[conspire] (forw) Reiser trial: DNA tests partially flubbed, defence motion for mistrial

Rick Moen rick at linuxmafia.com
Tue Feb 5 20:19:35 PST 2008

Quoting Christian Einfeldt (einfeldt at gmail.com):

> With out a body, there is too much speculation.  If we are going to
> deprive someone of liberty, we should have a body and a cause of death
> tied beyond reasonable doubt to the accused.

And, indeed, this is why *I* expect either mistrial or acquittal, based
on the trial so far.  That is, I see reasonable doubt in quite a number 
of places.  The Rory Reiser testimony about Nina leaving and getting
safely in her minivan is just the start of prosecution's perception
problem, in my view.

I personally guess that it's more likely than not that Hans murdered
her -- but that's a far cry from saying prosecution has met the legal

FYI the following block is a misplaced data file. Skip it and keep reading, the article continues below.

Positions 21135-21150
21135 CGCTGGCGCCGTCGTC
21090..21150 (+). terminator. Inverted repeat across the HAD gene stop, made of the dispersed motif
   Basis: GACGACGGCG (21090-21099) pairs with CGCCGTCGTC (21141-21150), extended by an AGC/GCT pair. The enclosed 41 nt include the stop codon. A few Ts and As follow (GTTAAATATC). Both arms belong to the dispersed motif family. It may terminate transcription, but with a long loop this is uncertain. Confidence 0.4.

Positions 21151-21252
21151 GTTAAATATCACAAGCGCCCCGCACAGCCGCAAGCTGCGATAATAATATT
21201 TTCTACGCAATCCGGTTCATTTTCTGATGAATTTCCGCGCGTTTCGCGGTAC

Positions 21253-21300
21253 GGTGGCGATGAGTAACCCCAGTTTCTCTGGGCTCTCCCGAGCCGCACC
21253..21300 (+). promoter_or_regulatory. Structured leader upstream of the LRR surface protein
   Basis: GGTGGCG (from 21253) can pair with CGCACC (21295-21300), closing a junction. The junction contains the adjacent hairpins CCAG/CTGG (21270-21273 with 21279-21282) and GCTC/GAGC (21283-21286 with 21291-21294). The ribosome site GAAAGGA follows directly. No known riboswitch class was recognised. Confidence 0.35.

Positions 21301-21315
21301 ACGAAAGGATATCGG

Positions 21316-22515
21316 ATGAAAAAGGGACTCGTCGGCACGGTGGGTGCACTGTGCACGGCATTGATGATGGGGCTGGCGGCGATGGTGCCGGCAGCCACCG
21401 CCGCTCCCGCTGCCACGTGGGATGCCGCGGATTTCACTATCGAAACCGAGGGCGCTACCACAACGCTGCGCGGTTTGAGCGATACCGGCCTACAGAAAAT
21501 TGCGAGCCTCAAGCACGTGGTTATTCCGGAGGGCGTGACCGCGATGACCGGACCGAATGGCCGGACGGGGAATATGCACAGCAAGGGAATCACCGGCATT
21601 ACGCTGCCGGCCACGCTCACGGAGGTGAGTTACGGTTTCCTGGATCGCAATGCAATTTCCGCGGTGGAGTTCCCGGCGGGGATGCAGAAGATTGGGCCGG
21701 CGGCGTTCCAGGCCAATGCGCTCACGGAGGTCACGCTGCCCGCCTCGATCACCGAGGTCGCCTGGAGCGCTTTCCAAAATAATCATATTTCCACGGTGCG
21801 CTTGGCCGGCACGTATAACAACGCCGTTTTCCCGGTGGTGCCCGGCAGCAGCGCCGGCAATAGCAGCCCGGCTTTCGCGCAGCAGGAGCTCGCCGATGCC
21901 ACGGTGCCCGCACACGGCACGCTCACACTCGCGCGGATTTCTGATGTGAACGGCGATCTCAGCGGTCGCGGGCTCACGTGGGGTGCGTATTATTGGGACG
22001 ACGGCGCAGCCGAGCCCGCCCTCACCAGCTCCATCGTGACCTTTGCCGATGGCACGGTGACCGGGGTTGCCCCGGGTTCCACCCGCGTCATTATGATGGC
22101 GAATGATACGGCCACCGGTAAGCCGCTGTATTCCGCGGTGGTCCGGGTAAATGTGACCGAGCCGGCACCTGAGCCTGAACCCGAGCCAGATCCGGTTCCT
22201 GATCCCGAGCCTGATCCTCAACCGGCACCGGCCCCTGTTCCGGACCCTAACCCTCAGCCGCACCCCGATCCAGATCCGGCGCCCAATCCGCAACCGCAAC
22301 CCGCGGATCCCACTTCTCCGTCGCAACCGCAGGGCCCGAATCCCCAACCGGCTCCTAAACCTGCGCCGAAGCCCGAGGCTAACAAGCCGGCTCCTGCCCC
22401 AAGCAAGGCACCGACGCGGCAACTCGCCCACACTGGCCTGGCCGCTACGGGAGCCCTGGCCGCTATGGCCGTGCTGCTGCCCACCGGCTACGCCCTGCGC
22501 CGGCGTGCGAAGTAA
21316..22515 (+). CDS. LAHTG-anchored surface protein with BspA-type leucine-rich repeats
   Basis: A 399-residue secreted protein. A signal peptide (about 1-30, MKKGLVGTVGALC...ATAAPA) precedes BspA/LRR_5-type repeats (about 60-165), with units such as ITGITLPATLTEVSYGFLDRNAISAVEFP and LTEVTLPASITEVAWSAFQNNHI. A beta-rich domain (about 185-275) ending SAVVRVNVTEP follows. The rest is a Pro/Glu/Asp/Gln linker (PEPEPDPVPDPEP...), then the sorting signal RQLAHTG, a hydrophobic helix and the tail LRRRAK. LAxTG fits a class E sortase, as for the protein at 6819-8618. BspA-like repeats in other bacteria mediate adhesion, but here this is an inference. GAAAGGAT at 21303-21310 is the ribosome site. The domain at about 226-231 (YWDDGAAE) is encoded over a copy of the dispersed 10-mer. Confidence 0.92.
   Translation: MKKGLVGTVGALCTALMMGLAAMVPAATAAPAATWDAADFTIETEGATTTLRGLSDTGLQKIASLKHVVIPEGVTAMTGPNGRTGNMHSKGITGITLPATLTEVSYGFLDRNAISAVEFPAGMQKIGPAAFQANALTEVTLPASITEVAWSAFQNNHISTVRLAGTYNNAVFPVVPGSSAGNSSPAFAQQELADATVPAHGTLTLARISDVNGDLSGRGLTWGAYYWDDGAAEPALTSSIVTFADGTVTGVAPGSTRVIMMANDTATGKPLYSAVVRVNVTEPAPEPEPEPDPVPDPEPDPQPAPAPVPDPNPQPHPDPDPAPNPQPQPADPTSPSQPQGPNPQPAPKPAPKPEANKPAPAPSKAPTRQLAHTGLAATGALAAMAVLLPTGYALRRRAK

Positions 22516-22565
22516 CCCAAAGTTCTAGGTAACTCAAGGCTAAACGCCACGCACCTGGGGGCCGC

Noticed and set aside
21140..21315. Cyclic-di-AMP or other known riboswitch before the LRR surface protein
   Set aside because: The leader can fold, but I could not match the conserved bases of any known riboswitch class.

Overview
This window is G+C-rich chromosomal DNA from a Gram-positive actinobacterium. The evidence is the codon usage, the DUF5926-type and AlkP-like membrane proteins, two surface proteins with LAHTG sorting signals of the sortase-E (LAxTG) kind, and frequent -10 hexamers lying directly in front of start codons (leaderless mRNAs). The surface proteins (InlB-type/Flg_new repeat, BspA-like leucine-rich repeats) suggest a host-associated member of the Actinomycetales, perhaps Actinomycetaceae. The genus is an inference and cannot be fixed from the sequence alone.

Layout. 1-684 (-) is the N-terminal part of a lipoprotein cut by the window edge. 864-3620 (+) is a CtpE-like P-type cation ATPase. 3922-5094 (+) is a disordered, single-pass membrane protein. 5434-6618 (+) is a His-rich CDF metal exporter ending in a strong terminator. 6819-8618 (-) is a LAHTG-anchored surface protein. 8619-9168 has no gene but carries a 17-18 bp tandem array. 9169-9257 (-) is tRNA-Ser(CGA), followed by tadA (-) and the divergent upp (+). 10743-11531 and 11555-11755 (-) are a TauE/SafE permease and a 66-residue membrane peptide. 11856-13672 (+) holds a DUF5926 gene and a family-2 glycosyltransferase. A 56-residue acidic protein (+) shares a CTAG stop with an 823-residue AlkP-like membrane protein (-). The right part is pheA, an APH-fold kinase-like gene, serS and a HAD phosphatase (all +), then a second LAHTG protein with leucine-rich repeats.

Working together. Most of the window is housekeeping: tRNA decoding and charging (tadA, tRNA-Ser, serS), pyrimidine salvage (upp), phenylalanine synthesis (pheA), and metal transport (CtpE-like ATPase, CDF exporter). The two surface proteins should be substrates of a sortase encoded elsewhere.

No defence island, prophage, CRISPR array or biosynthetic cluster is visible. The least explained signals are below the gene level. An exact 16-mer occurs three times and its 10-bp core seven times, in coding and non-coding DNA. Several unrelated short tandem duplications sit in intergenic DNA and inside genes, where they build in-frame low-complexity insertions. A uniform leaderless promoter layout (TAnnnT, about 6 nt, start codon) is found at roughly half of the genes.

burden of proof for a criminal conviction.  No idea how the jury feels,
but to my eyes, that looks like a resounding "no".

> On one hand, it does appear that Hans did some unusual things around
> the time of Nina's death.  So it is horrible to think that Hans might
> have killed her and gotten away with it.

Equally disconcerting is the possibility that this happens quite a bit:
A large number of disappearances and murders per year go completely
unsolved, and it's a fair bet that the police catch, and prosecutors
convict, only the stupid, clumsy, and/or hasty killers -- and that all
the meticulous, careful, and patient ones go unnoticed.

> On the other hand, it is more horrible to think that something else has
> happened, and that Hans will lose his liberty without a body and a causal
> link to him.

Until this trial, it hadn't occurred to me that murder trials without a
body (or other positive proof of violent death) _can_ occur.  However,
it is logical:  The burden of proof is supposed to be the same, either

The remaining question is:  What qualifies as a causal link?  The law
says:  Anything that convinces a unanimous jury, past any reasonable
doubt, that the accused unlawfully killed a human being with malice 


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